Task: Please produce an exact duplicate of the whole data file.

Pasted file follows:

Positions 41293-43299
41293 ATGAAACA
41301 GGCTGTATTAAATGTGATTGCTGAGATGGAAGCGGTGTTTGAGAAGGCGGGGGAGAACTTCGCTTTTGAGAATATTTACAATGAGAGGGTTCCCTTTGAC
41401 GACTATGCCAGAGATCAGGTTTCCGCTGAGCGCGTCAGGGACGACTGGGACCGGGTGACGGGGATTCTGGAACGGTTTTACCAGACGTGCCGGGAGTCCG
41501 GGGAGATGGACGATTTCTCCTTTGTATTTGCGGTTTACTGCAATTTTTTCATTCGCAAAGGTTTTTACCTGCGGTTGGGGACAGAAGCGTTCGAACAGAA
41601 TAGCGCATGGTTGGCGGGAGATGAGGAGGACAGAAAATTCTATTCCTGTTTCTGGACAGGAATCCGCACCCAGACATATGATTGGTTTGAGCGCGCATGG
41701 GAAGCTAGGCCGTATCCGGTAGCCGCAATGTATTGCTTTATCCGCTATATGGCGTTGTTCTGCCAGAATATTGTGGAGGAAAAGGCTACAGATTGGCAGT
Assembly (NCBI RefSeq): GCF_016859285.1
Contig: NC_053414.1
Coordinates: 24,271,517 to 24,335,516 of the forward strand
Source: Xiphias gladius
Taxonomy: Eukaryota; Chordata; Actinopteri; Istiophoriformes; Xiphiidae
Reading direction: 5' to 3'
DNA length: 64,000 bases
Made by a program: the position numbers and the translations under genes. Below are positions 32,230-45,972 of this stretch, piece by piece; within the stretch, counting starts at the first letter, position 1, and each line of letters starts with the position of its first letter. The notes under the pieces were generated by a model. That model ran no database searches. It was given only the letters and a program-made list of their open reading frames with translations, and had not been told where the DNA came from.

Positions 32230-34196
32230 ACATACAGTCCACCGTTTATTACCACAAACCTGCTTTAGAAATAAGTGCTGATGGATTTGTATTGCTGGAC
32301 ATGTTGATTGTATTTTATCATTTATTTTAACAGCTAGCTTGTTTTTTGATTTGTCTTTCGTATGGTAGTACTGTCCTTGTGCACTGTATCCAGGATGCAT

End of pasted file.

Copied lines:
Positions 41293-43299
41293 ATGAAACA
41301 GGCTGTATTAAATGTGATTGCTGAGATGGAAGCGGTGTTTGAGAAGGCGGGGGAGAACTTCGCTTTTGAGAATATTTACAATGAGAGGGTTCCCTTTGAC
41401 GACTATGCCAGAGATCAGGTTTCCGCTGAGCGCGTCAGGGACGACTGGGACCGGGTGACGGGGATTCTGGAACGGTTTTACCAGACGTGCCGGGAGTCCG
41501 GGGAGATGGACGATTTCTCCTTTGTATTTGCGGTTTACTGCAATTTTTTCATTCGCAAAGGTTTTTACCTGCGGTTGGGGACAGAAGCGTTCGAACAGAA
41601 TAGCGCATGGTTGGCGGGAGATGAGGAGGACAGAAAATTCTATTCCTGTTTCTGGACAGGAATCCGCACCCAGACATATGATTGGTTTGAGCGCGCATGG
41701 GAAGCTAGGCCGTATCCGGTAGCCGCAATGTATTGCTTTATCCGCTATATGGCGTTGTTCTGCCAGAATATTGTGGAGGAAAAGGCTACAGATTGGCAGT
Assembly (NCBI RefSeq): GCF_016859285.1
Contig: NC_053414.1
Coordinates: 24,271,517 to 24,335,516 of the forward strand
Source: Xiphias gladius
Taxonomy: Eukaryota; Chordata; Actinopteri; Istiophoriformes; Xiphiidae
Reading direction: 5' to 3'
DNA length: 64,000 bases
Made by a program: the position numbers and the translations under genes. Below are positions 32,230-45,972 of this stretch, piece by piece; within the stretch, counting starts at the first letter, position 1, and each line of letters starts with the position of its first letter. The notes under the pieces were generated by a model. That model ran no database searches. It was given only the letters and a program-made list of their open reading frames with translations, and had not been told where the DNA came from.

Positions 32230-34196
32230 ACATACAGTCCACCGTTTATTACCACAAACCTGCTTTAGAAATAAGTGCTGATGGATTTGTATTGCTGGAC
32301 ATGTTGATTGTATTTTATCATTTATTTTAACAGCTAGCTTGTTTTTTGATTTGTCTTTCGTATGGTAGTACTGTCCTTGTGCACTGTATCCAGGATGCAT